The first preventative measure is to plant disease-resistant seeds. Some seeds are resistant to specific bacteria, so make sure to read the description of the plants or seeds before you buy them.

2. Rotate The Crops

Many diseases, including bacterial leaf spot, live in the soil for years, so is essential. Some crops are more likely to fight off this disease, and others are more vulnerable.

3. Water at the Base

Never water overhead; water on the foliage encourages the spread of bacteria. We can’t control the rain, but we can control watering overhead. Always water your plants at the base.

If the bacteria live in the soil and water from a sprinkler splashes it up onto your plant, it can become infected. It’s that easy, so always avoid sprinklers. Drip irrigation systems are the way to go.

4. Remove Plant Debris

Plant debris creates a home for bacteria to live in, even if the plants were disease-free. Removing plant debris is even more important when the plants are infected by any disease.

5. Lay Mulch

Always lay a thick layer of mulch under your plants and trees to cover the soil. Mulch has several benefits in the garden, but when it comes to this disease, it stops water from splashing soil onto your leaves.

6. Prune and Stake Plants

Stake large plants, like tomatoes, that have the possibility of tipping over and touching the ground. The leaves need to stay off of the ground where the bacteria lives.

Always disinfect your pruning equipment after each cut using a mixture of one part bleach and four parts water. You don’t want to spread bacteria to a healthy plant.

How to Treat

1. Spread Copper Fungicide

One treatment method is using a copper fungicide spray on the crops. It’s only effective if it’s applied early in the disease cycle. If the disease has progressed, don’t expect this to work.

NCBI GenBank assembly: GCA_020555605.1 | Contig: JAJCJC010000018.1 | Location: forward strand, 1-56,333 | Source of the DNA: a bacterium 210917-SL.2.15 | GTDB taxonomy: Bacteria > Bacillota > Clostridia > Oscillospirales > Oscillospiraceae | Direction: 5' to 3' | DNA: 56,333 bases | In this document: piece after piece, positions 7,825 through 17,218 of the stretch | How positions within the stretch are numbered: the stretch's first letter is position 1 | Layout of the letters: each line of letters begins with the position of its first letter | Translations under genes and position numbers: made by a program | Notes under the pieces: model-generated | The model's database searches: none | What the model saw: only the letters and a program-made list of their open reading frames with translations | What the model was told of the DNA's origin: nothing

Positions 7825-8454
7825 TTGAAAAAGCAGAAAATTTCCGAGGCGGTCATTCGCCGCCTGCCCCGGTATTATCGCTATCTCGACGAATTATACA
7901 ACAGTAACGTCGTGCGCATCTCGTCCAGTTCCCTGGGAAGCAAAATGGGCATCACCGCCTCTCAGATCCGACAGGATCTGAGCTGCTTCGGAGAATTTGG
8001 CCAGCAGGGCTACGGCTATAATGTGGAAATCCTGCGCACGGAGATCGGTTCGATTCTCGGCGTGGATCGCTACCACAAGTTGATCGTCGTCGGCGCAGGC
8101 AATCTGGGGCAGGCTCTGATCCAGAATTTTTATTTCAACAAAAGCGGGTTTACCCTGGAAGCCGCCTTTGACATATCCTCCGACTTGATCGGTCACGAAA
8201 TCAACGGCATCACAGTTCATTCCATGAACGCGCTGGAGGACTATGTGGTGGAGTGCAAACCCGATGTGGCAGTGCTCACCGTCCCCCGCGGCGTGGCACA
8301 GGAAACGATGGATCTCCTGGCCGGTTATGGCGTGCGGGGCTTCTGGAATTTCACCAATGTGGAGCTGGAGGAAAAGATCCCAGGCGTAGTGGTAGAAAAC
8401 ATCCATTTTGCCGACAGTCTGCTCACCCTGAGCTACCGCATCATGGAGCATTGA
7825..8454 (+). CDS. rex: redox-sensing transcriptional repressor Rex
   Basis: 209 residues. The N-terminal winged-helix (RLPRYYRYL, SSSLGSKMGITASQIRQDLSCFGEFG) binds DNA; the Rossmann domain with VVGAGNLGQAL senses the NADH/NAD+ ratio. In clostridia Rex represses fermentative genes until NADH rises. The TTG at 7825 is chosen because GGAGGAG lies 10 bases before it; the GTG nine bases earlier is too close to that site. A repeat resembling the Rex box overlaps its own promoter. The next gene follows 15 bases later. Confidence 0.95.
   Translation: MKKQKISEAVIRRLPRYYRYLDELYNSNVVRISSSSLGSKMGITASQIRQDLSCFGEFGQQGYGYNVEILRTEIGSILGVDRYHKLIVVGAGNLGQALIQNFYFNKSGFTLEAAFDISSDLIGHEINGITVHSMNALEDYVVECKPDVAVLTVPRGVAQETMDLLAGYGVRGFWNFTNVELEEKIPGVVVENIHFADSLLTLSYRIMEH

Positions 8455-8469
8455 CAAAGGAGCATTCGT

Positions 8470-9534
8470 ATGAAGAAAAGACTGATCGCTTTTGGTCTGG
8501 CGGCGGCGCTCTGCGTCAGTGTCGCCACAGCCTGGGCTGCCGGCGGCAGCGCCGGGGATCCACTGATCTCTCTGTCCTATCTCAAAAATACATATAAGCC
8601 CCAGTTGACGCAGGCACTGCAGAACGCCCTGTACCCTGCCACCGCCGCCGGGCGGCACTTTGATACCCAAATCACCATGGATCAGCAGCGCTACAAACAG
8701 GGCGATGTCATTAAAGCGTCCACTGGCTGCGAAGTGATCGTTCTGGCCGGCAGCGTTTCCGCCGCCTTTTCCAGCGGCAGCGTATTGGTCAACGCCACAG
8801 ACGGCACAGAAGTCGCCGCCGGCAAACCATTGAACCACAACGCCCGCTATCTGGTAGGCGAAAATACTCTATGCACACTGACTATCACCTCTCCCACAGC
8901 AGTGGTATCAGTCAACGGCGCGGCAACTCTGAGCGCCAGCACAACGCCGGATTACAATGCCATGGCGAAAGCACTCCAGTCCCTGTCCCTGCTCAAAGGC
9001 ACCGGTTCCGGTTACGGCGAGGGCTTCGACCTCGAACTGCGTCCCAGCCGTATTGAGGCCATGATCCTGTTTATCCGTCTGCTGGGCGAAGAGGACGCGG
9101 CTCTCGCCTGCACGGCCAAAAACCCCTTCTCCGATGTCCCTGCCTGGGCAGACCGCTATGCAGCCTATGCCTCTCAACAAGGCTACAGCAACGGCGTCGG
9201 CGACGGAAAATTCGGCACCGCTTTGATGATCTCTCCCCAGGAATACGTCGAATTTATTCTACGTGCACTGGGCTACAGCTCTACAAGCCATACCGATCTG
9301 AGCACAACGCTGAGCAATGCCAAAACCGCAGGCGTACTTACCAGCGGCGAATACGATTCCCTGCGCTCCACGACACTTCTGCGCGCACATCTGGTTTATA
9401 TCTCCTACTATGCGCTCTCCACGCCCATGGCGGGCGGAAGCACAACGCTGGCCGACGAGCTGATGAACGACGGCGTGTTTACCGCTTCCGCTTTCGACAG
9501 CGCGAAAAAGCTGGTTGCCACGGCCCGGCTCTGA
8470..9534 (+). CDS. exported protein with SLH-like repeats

Copper sprays, when used weekly, may prevent the spread of this bacteria, but won’t get rid of it entirely.

2. Try a Baking Soda Solution

Some gardeners say that a baking soda solution works well to stop the spread. Mix one tablespoon of baking soda, 2 1/2 tablespoons of vegetable oil, and one teaspoon liquid dish soap in one gallon of water.

Use this when you notice signs of the disease. Spray every two weeks to help stop the progression.

Some plants burn when exposed to baking soda, so be sure to try just one or two before spraying your entire plant.

3. Neem Oil

Another option is to use neem oil to stop the spread of bacterial leaf spot. Remember, you won’t be able to get rid of it entirely, so slowing the spread is the next best bet.

Neem oil is one of the best treatment sprays for organic gardeners to have available at all times. It treats and prevents a range of common problems that gardeners face.

4. Try Copper and Pyrethrins

One safe treatment method for many fungal diseases and pests is Bonide Garden Dust, a combination of copper and pyrethrins. Cover the tops and undersides of leaves with a uniform layer of dust. Repeat the application every 7-10 days or as needed.

NOTE: 🚫🙈

Never compost plants that are infected with diseases; they’ll infect your entire compost.

If you have remedies that have worked, leave your comments for others!

One of the Oldest Trees in the World

In honor of The Senator, we named our massive Stag-horn Fern for the Old Cypress. Read on ….

Although humanity is destroying the planet quicker than Mother Nature can recover, fortunately, there are still natural wonders in this world that have survived for thousands of years.

All of the trees on this list are/were at least 3,500 years old — unfortunately, a few of these ancient giants were destroyed by human hands.

The rest of the surviving trees on this list are protected to prevent their destruction and one of the oldest individual trees even has a secret location not disclosed to the public. With continued conservation efforts, hopefully these trees will live for thousands of years more.

The Senator

Age: estimated to be 3,500 years
Species: Pond cypress (Taxodium ascendens)
Location: Longwood, Florida
Still Alive: No

The Senator

photo source: Wikimedia Commons

The Senator was one of the oldest and biggest bald cypress trees in the world with an estimated age of 3,500 years.